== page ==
Compliance News | December 27, 2019

New Paid Leave Rights for Federal Employees

The National Defense Authorization Act (NDAA), Public Law 116-92, enacted on December 20, 2019, included the Federal Employee Paid Leave Act (FEPLA). 

FEPLA amends the Family and Medical Leave Act (FMLA) and provides for paid leave for federal government employees for up to 12 weeks in the first 12 months after the birth or placement for adoption of a child. 

The new paid leave rights will be available for any birth or placement for adoption or foster care occurring on or after October 1, 2020. 

Federal Employee Paid Leave Act

Questions about the topic?

Ask us about the Federal Employee Paid Leave Act.  



Federal employees currently have rights to unpaid leave under FMLA in various circumstances.

Generally, Federal employee FMLA rights include the right to unpaid leave in order to care for certain family members with a serious health condition; leave rights because of the employee’s own serious health condition; leave rights related to certain family member’s military duty; and leave rights related to births and adoptions.

In the instances of a birth or adoption, before passage of FEPLA, Federal employees could take up to 12 weeks of unpaid leave in a 12-month period (1) because of the birth of a son or daughter; or (2) because of the placement of a son or daughter with the employee for adoption or foster care.

Federal Employee Paid Parental Leave

FEPLA, through its amendments to FMLA, provides Federal employees with new, paid leave rights related to birth and placement for adoption or foster care.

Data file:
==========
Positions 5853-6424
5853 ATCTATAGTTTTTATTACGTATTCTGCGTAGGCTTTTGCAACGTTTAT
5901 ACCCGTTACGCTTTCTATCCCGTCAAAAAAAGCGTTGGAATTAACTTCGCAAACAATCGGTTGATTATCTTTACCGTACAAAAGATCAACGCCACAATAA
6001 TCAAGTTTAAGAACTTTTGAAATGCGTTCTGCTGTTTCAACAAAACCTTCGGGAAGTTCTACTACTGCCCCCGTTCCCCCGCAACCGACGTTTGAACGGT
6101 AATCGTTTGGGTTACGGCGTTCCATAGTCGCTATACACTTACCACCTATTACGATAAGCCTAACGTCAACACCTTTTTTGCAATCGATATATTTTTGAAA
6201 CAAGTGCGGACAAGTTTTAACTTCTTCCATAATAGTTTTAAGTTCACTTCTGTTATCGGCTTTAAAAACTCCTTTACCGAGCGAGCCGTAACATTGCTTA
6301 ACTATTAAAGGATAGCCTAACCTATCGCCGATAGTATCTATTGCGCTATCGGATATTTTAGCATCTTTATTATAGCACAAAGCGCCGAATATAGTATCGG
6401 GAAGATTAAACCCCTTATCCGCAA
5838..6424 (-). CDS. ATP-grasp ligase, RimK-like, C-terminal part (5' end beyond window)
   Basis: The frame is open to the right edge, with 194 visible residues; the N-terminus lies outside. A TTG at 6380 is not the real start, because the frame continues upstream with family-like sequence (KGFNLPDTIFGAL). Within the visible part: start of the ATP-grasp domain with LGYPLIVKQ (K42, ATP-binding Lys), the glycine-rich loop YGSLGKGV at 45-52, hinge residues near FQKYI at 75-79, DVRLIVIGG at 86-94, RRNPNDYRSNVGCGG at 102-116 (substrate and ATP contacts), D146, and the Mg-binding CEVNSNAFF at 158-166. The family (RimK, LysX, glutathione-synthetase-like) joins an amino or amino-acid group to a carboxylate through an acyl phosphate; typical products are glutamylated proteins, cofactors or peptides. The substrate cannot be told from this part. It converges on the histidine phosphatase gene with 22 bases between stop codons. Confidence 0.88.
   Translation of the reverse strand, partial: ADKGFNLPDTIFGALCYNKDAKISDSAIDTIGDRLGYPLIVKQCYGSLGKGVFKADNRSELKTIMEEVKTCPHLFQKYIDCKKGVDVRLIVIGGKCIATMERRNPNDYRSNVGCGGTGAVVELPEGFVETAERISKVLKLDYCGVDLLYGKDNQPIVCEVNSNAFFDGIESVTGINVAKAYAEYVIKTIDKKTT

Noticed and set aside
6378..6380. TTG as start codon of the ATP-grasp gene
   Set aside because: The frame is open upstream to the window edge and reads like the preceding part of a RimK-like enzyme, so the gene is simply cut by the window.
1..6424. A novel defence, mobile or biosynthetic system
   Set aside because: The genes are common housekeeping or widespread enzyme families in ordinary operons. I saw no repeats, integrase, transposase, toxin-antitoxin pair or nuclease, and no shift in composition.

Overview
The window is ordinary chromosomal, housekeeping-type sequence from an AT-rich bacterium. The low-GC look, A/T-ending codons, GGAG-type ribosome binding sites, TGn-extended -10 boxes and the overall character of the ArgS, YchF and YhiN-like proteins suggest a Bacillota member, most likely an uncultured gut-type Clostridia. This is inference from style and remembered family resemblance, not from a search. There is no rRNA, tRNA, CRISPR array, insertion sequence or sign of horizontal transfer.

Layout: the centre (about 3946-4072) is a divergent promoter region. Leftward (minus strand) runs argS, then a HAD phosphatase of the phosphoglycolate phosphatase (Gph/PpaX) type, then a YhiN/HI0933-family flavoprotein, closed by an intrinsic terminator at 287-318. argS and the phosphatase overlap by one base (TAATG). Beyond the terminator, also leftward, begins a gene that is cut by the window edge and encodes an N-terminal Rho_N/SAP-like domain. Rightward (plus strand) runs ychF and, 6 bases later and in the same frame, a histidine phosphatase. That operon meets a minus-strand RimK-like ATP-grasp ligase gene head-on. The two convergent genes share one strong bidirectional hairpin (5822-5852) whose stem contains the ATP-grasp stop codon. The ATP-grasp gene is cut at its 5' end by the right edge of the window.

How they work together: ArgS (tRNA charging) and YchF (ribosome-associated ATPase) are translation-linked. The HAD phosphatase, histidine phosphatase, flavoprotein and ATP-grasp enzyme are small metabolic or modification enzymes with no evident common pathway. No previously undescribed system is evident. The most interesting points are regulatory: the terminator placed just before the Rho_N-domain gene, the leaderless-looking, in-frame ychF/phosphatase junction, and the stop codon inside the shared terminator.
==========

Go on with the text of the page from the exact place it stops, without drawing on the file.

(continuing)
Under FEPLA, Federal employees are now entitled to 12 weeks of paid parental leave during a 12-month period related to the birth or placement for adoption or foster care of a child.

The employee must have completed 12 months of service to be eligible for this paid leave. Employees may choose to use both paid and unpaid leave, and cannot be forced to use unpaid leave first.

They may also use accrued annual or sick leave in addition to federal paid parental leave. If the paid leave available under FEPLA is not used within the 12-month period, it is forfeited.

Under FEPLA, paid leave has only been extended for leave related to births and placements for adoption or foster care. Other leave rights under the FMLA, such as those due to an employee’s or family member’s serious health condition, remain available on an unpaid basis.

A Federal employee taking federal paid parental leave is required to agree to return to work for at least 12 weeks following leave. If the employee fails to return, they will generally be required to reimburse the agency for any employer premiums for health insurance coverage during the leave period.

There are limited exceptions to this, including instances when the employee is unable to return to work due to the serious health condition of the employee or the child or due to other circumstances beyond the control of the employee.

Next steps

The new paid leave provisions under FEPLA are effective for a birth or placement taking place on or after October 1, 2020.

Regulations may be issued clarifying the specific, detailed terms of the new law. This new Federal employee paid-leave right may generate questions related to paid and unpaid leave rights available under both Federal and non-Federal employee health plans, as well as questions related to the interaction between Federal and State leave laws applicable to group health plans. 

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